US Subsidiary of Teleperformance Discloses Data Breach

  • By Steven
  • Dec 12, 2022

Teleperformance Breach

Unethical, or black hat, hackers have very little qualms against who they'll hack. Often, they'll go with either the easiest target or the most rewarding one, as most criminals do. When we think about the best targets for a hacker, we often think of banks or hospitals. Both house massive PII (personally identifying information) files, making the extra time spent finding a way into the system worth the ultimate reward: thousands, if not millions, of dollars. 

However, there are many other places from which a hacker can access a plethora of PII. These include schools, massive companies, and credit bureaus, among others. We’ve even seen government sites get hacked some weeks before the 2022 mid-terms. A telecom service provider would have access to several companies’ information, as well as all of its employee files. With Teleperformance being an international company, it is somewhat surprising that the only data accessed came from the US Subsidiary.

How Did the Attack Occur?

“On November 4, 2022, we detected that an unauthorized third party gained remote access to a portion of TPUSA’s network,” said TPUSA’s notification letter. Remote access insinuates a skilled hacker that managed to breach the company’s firewall and other security measures, or, more likely, a phishing scam, in which the hacker accessed an employee’s login information.

What Information Was Viewed or Stolen?

Concerning accessed data, the company got off way safer than others have. The hacker accessed only social security numbers, addresses, and names. We acknowledge that this is incredibly dangerous for everyone involved, but the consequences of the data breach could have been far worse. Many data incidents have included information like financial information, passports, driver's license numbers, and diplomas, which are some of the highest-selling data on the dark web. Social security numbers sell for surprisingly little, with an average cost of just one dollar.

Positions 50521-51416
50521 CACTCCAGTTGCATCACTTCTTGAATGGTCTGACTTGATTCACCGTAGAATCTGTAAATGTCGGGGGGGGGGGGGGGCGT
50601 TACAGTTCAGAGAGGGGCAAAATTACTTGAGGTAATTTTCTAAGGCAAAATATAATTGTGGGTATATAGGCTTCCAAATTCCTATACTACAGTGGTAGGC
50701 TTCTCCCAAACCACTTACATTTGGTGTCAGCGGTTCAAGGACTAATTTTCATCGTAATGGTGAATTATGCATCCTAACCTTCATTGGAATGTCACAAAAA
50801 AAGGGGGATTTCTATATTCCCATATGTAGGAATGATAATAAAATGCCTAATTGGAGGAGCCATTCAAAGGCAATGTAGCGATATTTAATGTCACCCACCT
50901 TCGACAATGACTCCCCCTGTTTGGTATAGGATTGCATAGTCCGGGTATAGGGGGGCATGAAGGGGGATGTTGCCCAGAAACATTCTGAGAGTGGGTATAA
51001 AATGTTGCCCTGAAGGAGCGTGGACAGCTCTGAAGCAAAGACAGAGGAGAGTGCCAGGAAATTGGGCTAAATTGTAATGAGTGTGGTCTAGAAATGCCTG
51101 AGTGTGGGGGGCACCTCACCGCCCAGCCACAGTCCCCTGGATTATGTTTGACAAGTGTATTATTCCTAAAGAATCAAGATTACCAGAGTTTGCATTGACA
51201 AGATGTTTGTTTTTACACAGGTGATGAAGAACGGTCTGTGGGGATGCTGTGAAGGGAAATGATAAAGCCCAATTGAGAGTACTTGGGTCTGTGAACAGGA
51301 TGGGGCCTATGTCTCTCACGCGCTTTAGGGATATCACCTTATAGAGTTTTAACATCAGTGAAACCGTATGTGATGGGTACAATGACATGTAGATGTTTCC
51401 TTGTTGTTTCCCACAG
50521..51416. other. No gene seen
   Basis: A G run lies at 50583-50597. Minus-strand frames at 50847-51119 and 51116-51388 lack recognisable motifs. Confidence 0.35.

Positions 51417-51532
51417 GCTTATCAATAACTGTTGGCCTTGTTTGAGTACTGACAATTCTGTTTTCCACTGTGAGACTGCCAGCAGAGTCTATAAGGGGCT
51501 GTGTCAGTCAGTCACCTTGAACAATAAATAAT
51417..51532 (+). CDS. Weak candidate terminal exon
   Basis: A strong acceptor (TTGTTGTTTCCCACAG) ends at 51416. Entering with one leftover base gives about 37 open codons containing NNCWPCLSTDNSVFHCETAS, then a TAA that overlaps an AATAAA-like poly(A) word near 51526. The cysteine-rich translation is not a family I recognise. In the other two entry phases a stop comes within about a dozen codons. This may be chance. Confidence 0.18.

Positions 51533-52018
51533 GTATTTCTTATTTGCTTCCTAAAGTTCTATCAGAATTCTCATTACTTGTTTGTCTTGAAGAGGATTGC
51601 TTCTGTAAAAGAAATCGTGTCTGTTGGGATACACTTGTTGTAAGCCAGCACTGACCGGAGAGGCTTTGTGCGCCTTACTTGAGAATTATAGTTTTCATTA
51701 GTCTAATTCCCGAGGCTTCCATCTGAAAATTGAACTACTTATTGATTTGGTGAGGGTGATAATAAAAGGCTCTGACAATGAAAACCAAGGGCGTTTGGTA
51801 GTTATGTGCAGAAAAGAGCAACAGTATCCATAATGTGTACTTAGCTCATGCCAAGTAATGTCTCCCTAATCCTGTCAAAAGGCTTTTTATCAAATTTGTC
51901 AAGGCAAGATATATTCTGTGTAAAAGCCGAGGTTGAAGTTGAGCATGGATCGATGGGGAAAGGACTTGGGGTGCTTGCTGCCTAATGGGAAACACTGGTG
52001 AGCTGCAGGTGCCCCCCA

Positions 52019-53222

How Did TPUSA Admit to the Breach?

TPUSA sent notification letters to all affected parties, describing the incident in detail. The letters explained the investigation process and stated, “We have also notified law enforcement of this incident but have not delayed notification as a result of any law enforcement investigation.”

What Will Become of the Stolen Information?

The hacker will most likely sell the information. They stand to make thousands, if not millions, from this hack, making them very likely to sell the data once they feel the monitoring of this data decreases. “As of the time of writing, we have no information suggesting that your personal information has been misused as a result of this incident,” the notification read. “Targeted online monitoring commissioned by Teleperformance has not revealed any publication, sale or other exploitation of your personal information.” 

What Should Affected Parties Do Following the Breach?

If you or a loved one were affected by the breach, you’re in luck (kind of). Having your PII in a bad actor’s hands is awful, especially if they decide to sell it, but you can help protect yourself and your loved ones for the foreseeable future. No system is foolproof, but you can create one to help make it more difficult for hackers to access your devices and data. On top of that, TPUSA is offering 24 months of free credit monitoring from Experian, one of the three major credit bureaus.

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